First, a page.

One year of pandemic and various months of school closures later, ascertaining the losses in learning takes on particular relevance. This also begins a debate on the potential programs for recovering this lost learning, particularly among those already registering difficulties prior to the pandemic or that are integrated into more disadvantaged household contexts.
Tutoring programs, thus periods, either individualised or in small groups, of complementary support to students, are among the policies most frequently placed on the table as the means for such recovery. In various pre-pandemic studies, tutoring sessions consistently emerged as one of the programs, if not the program, with the greatest impact and frequently leading to a level of progress equivalent to at least 3 months of learning and this data continues to accumulate.
Characteristics of tutoring programs
A recent article reviewed around 96 studies that evaluated diverse tutorship programs run in various OECD member states. All of these programs were subject to evaluation by random control testing in which the students were allocated to the programs randomly. This ensures that such allocation has not been influenced by any other factor or characteristic of the students or the schools that might bring about bias in the respective evaluation.
Among the studies analysed in the meta-analysis, some are large in scale, spanning between 500 and 7,000 students, and thus evaluations that enable us to arrive at the more specific characteristics that require taking into consideration when expanding this type of program.
Results of more recent tutoring programs
Very recently, the results of the Saga Education program were published detailing this mathematics tutoring program in Chicago that, over two years, reached more than 5,000 9th and 10th year students. The evaluation of this program was also made based on a controlled random test enabling the robust identification of the cause-effect relationship of this type of program. The program took place between 2013 and 2015 with the analysis spanning two groups of students: one that received the program for one year and another that received tutoring for two years.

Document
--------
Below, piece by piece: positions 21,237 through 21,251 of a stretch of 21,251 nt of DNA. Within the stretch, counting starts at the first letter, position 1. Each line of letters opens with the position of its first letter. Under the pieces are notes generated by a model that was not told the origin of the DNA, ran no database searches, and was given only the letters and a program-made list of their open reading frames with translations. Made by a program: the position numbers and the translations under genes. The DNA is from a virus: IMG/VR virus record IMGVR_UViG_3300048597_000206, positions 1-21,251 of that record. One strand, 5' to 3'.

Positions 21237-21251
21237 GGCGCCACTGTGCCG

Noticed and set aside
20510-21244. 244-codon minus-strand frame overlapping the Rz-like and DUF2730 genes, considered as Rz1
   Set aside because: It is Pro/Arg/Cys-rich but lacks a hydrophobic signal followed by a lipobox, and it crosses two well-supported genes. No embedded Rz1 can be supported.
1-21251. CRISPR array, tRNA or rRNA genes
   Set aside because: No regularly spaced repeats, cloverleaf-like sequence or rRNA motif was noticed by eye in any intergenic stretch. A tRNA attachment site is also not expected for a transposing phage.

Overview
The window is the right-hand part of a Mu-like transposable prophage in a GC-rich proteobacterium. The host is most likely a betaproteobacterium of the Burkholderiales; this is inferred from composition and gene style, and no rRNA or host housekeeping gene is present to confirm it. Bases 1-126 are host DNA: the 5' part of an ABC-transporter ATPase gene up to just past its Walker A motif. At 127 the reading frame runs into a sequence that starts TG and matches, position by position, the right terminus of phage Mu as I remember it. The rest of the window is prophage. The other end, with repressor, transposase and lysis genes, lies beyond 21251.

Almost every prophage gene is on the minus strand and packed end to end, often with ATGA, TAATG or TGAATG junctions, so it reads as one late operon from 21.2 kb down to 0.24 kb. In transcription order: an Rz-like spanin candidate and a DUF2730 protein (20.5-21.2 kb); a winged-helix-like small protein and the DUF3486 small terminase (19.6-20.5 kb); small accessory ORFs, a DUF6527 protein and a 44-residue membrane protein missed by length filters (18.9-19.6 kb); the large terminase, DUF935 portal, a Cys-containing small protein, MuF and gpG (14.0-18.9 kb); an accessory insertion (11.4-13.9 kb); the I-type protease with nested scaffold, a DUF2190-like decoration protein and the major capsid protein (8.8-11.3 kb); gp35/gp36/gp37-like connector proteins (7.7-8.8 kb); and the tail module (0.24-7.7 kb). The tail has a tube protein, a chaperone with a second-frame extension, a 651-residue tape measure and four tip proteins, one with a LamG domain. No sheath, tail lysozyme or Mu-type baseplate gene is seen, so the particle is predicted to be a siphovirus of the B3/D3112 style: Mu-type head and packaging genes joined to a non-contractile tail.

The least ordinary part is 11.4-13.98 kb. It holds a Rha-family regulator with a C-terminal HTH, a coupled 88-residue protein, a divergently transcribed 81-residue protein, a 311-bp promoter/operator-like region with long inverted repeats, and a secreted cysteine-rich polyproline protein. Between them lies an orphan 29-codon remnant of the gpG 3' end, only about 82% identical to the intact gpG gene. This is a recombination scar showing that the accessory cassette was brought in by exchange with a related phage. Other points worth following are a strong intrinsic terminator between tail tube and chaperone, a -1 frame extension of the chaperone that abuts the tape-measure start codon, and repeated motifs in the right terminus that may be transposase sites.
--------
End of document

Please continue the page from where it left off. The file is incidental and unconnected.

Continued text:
The students registered were divided up into groups of two students allocated to a tutor for one hour of tutoring per day with 40 minutes of contents specifically designed for the students participating. In total, the students each received an annual total of 140 hours of tutoring.
The tutors recruited were recent-graduates, with their knowledge of mathematics subject to prior testing in conjunction with their interpersonal relationship capacities and who received around 100 hours of training in the summer before the academic year when they began working as tutors.
The impacts of this program are truly impressive. Considering the results for standardised mathematics tests, student participants in the SAGA Education program for a one year period saw their progress double in relation to the average student, reflecting in a rise in their percentile ranking of around 6 points. Students who continued with a second year of tutoring saw their results advance by around 14 percentile points.
The mathematics results of the tutored students rose substantially, by 0.56 points (on a scale of 1-4) with the rate of failure in mathematics dropping by 49%. These impacts were furthermore lasting through time and extended to other subjects not covered by the tutoring. These same students were again observed at the end of the 11th year with the participants in the tutoring program attaining a higher global average in all subjects of 0.18 points (on a scale of 1-4).